Cells need oxygen for the more efficient of their energy metabolism processes (aerobic metabolism) - you don't need to try it to see how long we would last if we didn't get oxygen. Now, we already have a system of getting things to and from cells - the blood stream - and it is connected to the lungs in such a way that the oxygen from the air we breathe in comes into close contact with the blood stream. So no problem, right? We'll just breathe in, and the oxygen will get into the blood stream and be carried away to our tissues.
Not so fast. Unlike, say, carbon dioxide, oxygen is rather poorly soluble in blood. In other words, you can pass a lot of oxygen over the blood stream (as our lungs do), but very little will dissolve into that blood.
Hmm, what to do? I suppose we could just keep increasing the amount of blood flow to our tissues until the amount of oxygen carried there, however inefficiently, was sufficient. Unfortunately, this isn't very practical. Only about 3% of the oxygen carried in our blood streams is dissolved. To get this figure up to 100% of the requirements, we would therefore have to increase our cardiac outputs by around 3300%, or 33 times. This would be disastrous. Try imagining a heart 33 times as large, or pumping 33 times as quickly (a heart rate of, for instance, 2000!!), or arteries having to be 33 times as large... You get the picture. Furthermore, this strategy is somewhat self-destructive. All this increased energy expenditure would require... even more oxygen.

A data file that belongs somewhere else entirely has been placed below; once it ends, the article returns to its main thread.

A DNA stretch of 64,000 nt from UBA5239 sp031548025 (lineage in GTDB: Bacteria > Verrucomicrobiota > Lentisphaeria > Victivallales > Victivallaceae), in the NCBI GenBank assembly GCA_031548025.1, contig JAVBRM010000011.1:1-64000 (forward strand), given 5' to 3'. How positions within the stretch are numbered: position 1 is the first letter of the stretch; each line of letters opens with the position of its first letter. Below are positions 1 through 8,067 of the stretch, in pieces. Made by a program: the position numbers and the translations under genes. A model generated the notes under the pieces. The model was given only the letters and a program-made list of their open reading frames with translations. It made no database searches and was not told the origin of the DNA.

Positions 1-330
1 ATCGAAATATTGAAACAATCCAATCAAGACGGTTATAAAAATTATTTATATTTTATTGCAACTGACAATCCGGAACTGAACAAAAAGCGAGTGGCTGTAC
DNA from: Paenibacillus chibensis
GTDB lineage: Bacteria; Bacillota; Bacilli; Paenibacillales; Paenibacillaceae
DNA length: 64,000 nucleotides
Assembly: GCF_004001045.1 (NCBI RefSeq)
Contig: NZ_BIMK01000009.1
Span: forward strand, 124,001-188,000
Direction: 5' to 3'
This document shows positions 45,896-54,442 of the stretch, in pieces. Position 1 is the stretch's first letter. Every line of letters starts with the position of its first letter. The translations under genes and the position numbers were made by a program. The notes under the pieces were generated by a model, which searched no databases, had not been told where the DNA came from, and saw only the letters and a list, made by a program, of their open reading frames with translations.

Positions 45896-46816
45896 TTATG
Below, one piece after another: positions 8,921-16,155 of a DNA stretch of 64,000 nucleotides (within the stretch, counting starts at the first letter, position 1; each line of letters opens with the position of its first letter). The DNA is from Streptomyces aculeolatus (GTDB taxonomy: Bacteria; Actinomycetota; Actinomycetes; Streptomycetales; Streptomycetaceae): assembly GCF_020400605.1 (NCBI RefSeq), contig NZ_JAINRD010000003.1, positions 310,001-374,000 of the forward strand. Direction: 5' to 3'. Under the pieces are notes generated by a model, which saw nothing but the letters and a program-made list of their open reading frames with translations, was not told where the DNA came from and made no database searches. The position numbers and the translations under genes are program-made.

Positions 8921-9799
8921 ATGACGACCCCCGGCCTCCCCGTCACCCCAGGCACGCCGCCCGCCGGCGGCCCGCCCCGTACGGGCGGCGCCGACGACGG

A more ingenious solution is to provide oxygen transport proteins - proteins that specialise in taking the oxygen from the air and holding it until it gets to the tissues. In this way, much more oxygen can be carried in the blood than if it all had to be dissolved in the blood.
So, is the problem solved? No, not by a long shot. Haemoglobin, the transport protein used by vertebrates, is composed of two components - a haem group (or heme group, to Americans), and a globin protein. The haem's job is to hold the oxygen molecule. It is made up of a protein ring (called a porphorin) with an iron atom at its centre.
Under the right conditions, when oxygen is near, the haem group grabs it and sandwiches it between the iron and a nitrogen atom from the surrounding prophorin ring.
So why isn't our job done yet? The problem is that oxygen is actually a very reactive thing. If it reacts with the iron, it will oxidise it (technically, it would convert it from the ferrous to the ferric state). Think about how iron rusts - that's fundamentally the same thing. If this happened to the iron of the haem group, the molecular oxygen (O2) would be lost to the body, as the process is essentially irreversible.
Enter the other component of the haemoglobin molecule - the globin part. It's primary function is to protect the oxygen binding iron atom from irreversible oxidisation. It does this by coiling around the haem group, forming a hydrophobic pocket that surrounds it, and thus stopping the oxidisation of the iron from occurring.
Whew - another close call. So, at last we've accomplished the creation of a molecule that can bind molecular oxygen, and keep it in that state for later use by the tissues. We can now watch as it whooshes by us, riding along in the blood stream... right past the tissues. Barely any oxygen is released. And so another snag becomes apparent. The oxygen transport protein must be very keen to grab hold of oxygen at the lungs, but it must equally be very keen to let go of this same oxygen when it gets to the tissues.
This does really appear to be a snag, doesn't it? Somehow, we've got to construct a molecule that automatically changes its oxygen binding affinity depending on whether it is at the lungs or at the tissues. But how...?
That'll be the topic of the next post.